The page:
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I need to get serial number of x509 certificate. The result of usage "certificate.getSerialNumber()" differs from the expected. As I see X509 certificate file specs, it should go in following format:

    Certificate  ::=  SEQUENCE  {
        tbsCertificate       TBSCertificate,
        signatureAlgorithm   AlgorithmIdentifier,
        signatureValue       BIT STRING  }

   TBSCertificate  ::=  SEQUENCE  {
        version         [0]  EXPLICIT Version DEFAULT v1,
        serialNumber         CertificateSerialNumber,
        signature            AlgorithmIdentifier,
        issuer               Name,
        validity             Validity,
        subject              Name,
        subjectPublicKeyInfo SubjectPublicKeyInfo,
        issuerUniqueID  [1]  IMPLICIT UniqueIdentifier OPTIONAL,
                             -- If present, version shall be v2 or v3
        subjectUniqueID [2]  IMPLICIT UniqueIdentifier OPTIONAL,
                             -- If present, version shall be v2 or v3
        extensions      [3]  EXPLICIT Extensions OPTIONAL
                             -- If present, version shall be v3

And I couldn't find in the begining of the file the value that is provided by certificate.getSerialNumber() method.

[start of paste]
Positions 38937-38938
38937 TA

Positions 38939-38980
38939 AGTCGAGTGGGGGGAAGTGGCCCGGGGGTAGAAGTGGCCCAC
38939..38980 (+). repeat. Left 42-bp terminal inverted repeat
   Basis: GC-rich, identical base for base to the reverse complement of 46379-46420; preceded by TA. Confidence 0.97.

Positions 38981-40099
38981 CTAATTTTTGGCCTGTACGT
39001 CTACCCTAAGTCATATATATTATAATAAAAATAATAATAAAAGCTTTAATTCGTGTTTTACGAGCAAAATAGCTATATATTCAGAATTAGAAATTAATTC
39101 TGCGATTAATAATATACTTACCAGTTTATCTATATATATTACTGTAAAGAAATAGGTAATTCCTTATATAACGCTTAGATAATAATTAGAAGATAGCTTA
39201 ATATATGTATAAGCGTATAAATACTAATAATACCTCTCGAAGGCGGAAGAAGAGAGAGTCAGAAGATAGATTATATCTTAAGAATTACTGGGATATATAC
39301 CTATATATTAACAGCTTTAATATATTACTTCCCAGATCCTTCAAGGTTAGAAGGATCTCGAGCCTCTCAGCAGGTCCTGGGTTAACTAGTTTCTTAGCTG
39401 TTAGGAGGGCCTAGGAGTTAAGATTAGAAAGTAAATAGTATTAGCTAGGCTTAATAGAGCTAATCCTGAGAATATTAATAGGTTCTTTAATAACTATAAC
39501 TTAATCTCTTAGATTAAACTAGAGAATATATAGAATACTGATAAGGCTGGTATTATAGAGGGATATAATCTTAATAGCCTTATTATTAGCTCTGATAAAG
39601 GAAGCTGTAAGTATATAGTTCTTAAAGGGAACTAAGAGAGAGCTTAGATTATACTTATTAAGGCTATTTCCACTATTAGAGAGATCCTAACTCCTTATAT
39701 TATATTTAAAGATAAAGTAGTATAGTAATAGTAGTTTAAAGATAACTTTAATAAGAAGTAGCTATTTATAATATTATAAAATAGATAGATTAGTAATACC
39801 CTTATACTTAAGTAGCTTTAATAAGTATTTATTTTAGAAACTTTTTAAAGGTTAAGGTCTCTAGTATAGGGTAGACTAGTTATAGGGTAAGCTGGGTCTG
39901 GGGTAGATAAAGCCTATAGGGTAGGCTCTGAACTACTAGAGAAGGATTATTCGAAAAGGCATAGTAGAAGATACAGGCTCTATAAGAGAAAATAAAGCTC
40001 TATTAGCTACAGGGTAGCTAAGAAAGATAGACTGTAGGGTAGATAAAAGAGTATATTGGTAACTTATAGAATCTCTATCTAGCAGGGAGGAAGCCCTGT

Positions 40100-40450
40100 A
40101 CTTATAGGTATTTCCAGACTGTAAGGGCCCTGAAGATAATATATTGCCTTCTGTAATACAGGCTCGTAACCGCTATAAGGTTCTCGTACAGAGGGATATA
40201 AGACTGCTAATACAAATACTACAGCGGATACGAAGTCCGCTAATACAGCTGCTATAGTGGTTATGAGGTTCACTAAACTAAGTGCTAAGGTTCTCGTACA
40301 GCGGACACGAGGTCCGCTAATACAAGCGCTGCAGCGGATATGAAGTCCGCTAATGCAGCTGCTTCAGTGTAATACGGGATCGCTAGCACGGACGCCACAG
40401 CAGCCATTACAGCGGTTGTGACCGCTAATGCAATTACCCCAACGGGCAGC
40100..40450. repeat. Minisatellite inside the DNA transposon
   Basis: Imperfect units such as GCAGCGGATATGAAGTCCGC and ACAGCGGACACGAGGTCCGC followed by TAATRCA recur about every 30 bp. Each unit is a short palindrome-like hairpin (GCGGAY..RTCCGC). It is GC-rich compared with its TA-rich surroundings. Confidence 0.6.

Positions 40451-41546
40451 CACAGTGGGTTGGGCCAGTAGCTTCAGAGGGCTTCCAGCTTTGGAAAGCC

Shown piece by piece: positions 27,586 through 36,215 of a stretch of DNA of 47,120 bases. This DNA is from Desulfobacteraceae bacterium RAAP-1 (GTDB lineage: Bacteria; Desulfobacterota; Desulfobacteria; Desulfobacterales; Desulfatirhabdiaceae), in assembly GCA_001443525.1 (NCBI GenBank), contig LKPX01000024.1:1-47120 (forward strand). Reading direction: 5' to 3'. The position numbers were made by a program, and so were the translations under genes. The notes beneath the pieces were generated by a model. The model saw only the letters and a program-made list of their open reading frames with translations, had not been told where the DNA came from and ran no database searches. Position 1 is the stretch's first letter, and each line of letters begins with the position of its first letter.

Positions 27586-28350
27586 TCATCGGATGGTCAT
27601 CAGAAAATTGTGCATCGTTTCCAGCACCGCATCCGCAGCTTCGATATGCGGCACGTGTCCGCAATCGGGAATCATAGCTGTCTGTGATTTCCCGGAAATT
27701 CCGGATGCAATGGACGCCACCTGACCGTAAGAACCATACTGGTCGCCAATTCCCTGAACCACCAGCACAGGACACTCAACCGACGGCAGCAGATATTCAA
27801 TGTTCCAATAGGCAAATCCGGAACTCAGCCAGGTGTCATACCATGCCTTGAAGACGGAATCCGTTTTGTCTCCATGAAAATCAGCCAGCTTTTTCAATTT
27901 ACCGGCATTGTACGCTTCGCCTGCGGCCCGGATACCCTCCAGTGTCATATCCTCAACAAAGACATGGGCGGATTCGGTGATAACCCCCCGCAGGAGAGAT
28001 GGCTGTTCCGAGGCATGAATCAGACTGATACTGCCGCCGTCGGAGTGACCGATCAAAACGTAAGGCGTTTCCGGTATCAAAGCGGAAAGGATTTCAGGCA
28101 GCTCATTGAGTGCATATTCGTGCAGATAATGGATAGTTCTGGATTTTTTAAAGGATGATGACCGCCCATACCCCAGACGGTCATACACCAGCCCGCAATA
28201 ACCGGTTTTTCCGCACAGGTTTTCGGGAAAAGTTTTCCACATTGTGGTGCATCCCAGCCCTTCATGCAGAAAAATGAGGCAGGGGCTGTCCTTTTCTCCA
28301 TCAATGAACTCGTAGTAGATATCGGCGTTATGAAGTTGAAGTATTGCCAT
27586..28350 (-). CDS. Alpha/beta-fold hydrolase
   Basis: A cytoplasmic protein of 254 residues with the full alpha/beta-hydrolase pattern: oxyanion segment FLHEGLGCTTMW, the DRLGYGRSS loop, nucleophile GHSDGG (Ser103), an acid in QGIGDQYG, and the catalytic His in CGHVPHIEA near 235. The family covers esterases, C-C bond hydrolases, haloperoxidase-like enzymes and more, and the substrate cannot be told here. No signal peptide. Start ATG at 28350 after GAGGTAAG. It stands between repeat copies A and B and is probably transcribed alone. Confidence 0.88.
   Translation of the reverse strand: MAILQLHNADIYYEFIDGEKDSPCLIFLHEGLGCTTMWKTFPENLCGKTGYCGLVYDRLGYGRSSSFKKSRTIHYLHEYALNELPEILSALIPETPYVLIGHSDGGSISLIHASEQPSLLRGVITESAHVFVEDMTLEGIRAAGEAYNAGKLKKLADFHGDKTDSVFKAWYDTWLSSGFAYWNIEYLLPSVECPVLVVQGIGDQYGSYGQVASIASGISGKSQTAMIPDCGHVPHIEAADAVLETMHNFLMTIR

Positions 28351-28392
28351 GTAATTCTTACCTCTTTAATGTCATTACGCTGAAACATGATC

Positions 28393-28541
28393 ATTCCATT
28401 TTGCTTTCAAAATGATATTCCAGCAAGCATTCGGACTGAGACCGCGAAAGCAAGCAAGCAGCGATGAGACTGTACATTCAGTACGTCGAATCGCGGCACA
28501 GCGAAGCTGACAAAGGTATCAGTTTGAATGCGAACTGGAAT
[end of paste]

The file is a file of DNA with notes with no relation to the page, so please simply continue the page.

And related question: When trying to display the serial with openssl it takes right value from file but adds '3' after each number.

So my question is: How can I get the stored serial value? And where to read why and how openssl and java modifies this data.


Run with:

openssl x509 -serial -noout -inform DER -in mycert.cer





InputStream in = new FileInputStream("mycert.cer");
BouncyCastleProvider provider = new BouncyCastleProvider();
CertificateFactory certificateFactory = CertificateFactory.getInstance("X509", provider);
X509Certificate certificate = (X509Certificate) certificateFactory.generateCertificate(in);
BigInteger serialNum = certificate.getSerialNumber();




And viewing the file, I see:

.   *.H..

which seems to be the serial, provided by openssl but openssl mix it with '3'(after each number).

share|improve this question
For reference, 0x30 is the ASCII code for '0'. Likewise 0x31 for '1'...all the way up to 0x39. – cHao Sep 29 '11 at 10:32
There is lots of useful stuff regarding OpenSSL Library on and – EpicPandaForce Mar 24 '15 at 11:51
X509 serial number using java provides solution: .getSerialNumber().toString(16) – Vadzim Sep 15 '15 at 11:49

I had the same problem with ruby and found the answer here in java X509 serial number using java

For those who wants the solution in ruby

serial = 275106190557734483187066766755592068430195471929

this will output 3030303031303030303030313030373439323639

share|improve this answer

Java doesn't modify this data. I'd be amazed if openssl did either. Presumably your expectations are incorrect.

share|improve this answer
Hello, I modified my question. I know that I am wrong somewhere, please, help me find where. The number from file is required as result. – Denis Aug 8 '10 at 7:42
OpenSSL is just printing the hex values. '0' is 0x30, '1' is 0x31, etc. No idea what Java is doing, but I can't see all your code from the iPad at the moment, I'll have a proper look tomorrow. – EJP Aug 8 '10 at 8:27
Your Java code looks OK to me, provided it is reading the same file. – EJP Aug 9 '10 at 4:29
Yes it is the same file. You can also help voting for this question to make it more markable. – Denis Aug 9 '10 at 10:49

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